If you can’t figure out who the Yoko Ono in your group is, you’re the Yoko Ono.

This post was written on Monday, April 20, 2015.


Here’s Todd looking at the Grand Canyon a few weeks ago.

This morning when I woke up, I told my boyfriend (his name is Todd, by the way, something I’ve never actually mentioned on here): “I think I’m your Yoko Ono.”

He laughed and, because he’s not familiar with nor does he give a shit about pop culture, said, “I sort of get that reference.”

So if you, too, are a pop culture novice or abstainer, know that many fans repeatedly blamed Yoko Ono for breaking up the Beatles and negatively influencing John Lennon’s music and career. Some people, even decades after the Beatles’ dissolving and John Lennon’s death, hate her guts, and celebrities from Courtney Love to Taylor Swift have been labeled Yoko Onos after having allegedly sabotaged or muddled the careers of their former significant others.

When I don’t feel great about myself, I don’t write, and if I do, it’s slop. So, judging from the lack of posts over the last several months, things haven’t been too shiny for me in this glitzy city. When Todd was abroad working for five weeks, I squandered away an opportunity to go out, make friends and join social groups or clubs, finish my fucking book, and decrease my dependency on him, instead opting to cuddle up under my comforter like a hermit, copyediting and, only occasionally, writing some slop.

Most of my friends know what Todd does for a living. Or, more accurately, they have a fuzzy idea of what he does. I told him this morning that I can’t remember who I’ve told which snippets about our relationship and life together, because I decide what information to divulge based on my determination of how accepting—or not accepting—each person might be.

My boyfriend teaches and practices pickup, or game. The art of seduction is his passion and area of expertise, and he teaches men how to be more engaging and interesting, more sexual, more aggressive (in a non-creepy, non-molesting way), and more alpha, in order to free them from clinging to the first girl who eye-fucks them and obsessing about what to text a girl and when and how much and Wah, why doesn’t she like me? He and his coworkers see sex as necessary and nothing to be ashamed of for either sex; one-night-stands as something men and women want; and sleeping with hundreds of girls as good practice, the ultimate way to find out what you want and don’t want, and also, as pretty fun.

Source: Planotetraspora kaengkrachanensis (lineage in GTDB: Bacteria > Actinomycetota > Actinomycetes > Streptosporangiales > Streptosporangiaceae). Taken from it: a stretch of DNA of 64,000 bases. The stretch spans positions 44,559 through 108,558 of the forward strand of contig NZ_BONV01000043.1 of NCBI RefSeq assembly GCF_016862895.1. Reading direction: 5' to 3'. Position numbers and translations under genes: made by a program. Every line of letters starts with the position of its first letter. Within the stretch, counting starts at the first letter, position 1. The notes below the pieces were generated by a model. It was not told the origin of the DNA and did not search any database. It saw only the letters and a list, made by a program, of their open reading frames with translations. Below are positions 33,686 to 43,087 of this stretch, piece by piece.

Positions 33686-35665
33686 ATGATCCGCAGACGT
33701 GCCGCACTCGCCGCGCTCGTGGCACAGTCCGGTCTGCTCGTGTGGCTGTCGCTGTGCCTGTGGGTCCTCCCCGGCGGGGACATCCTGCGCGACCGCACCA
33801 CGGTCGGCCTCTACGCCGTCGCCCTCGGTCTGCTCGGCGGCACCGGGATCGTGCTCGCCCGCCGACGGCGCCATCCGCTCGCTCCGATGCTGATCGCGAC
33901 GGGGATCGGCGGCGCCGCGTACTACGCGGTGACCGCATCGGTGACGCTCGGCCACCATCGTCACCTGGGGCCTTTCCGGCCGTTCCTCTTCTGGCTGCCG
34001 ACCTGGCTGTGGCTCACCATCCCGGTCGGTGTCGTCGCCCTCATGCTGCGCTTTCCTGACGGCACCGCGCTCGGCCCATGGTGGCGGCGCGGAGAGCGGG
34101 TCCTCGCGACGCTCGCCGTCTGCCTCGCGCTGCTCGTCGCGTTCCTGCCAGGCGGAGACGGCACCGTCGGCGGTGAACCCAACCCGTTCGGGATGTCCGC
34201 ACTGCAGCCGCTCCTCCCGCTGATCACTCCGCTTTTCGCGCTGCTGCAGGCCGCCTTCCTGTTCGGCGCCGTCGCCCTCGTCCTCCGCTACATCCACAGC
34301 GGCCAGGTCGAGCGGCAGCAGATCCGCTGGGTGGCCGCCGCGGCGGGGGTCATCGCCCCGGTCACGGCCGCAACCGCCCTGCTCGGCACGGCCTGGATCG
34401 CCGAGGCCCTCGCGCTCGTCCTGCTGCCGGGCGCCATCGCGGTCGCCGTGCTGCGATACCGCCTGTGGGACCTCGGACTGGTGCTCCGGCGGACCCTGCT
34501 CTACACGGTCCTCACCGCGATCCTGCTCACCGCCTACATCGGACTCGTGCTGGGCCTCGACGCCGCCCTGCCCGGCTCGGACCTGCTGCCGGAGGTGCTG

Hakkasan last Saturday night.

Our relationship, it would make sense, is open. This is okay by me, because I don’t have a preference about gender, and our arrangement allows me to explore that side of myself solo or sometimes with him, without that sedimentary guilt sitting in my gut as a result. If you’ve ever cheated on someone, you know what I’m talking about.

But, of course, because he does this for a living, it’s out there. And I mean, way, way out there. Not just on his social media and his company’s website, but on his YouTube channel, which boasts videos laced with pickup concepts, theory, and in-field footage, video of my boyfriend talking to, picking up, kissing, touching, and sometimes bringing home women. One video exists in which he very clearly has sex with Not-Me in a club.

It would take a pretty secure woman to be cool with all that, right?

While my confidence has never been described as sky high, it has been pretty good since I’ve been with Todd. When you date a guy who can have a Playboy model (because he has) and yet he picks you, you do kind of feel like you’re the shit. That doesn’t mean, though, that the visceral response I get to seeing him kiss another girl—or more—ever goes away.

My version of Yokoness comes out here. My insecurities, my jealousy, my Where were you last night? or Did you fuck some girl? questions don’t really help a pickup artist want to keep doing or teaching pickup. It makes him afraid of hurting his girlfriend at every turn, and it makes him dilute what he does both when she is and is not around. If our relationship were monogamous, the red flags would be obvious.

But it’s not. And Todd has been under the impression that I’ve known for nearly two years now what he does for a job and that I accept it, and he is right to have assumed both. For a while now, though, I’ve let my evaporating self-esteem, my dependence on him, and my inability to truly be open with the people in my life about my life . . . break up the band, so to speak.


Synonyms make me happy (the bathroom at Little City Grill, Boulder City, Nevada).

Todd also said to me this morning, “Kaitlin, one of the reasons why I’m a pretty happy guy is because I don’t have any secrets. I’ve put myself and what I do out there for everyone to see, and I couldn’t erase it now if I tried. And I don’t want to.”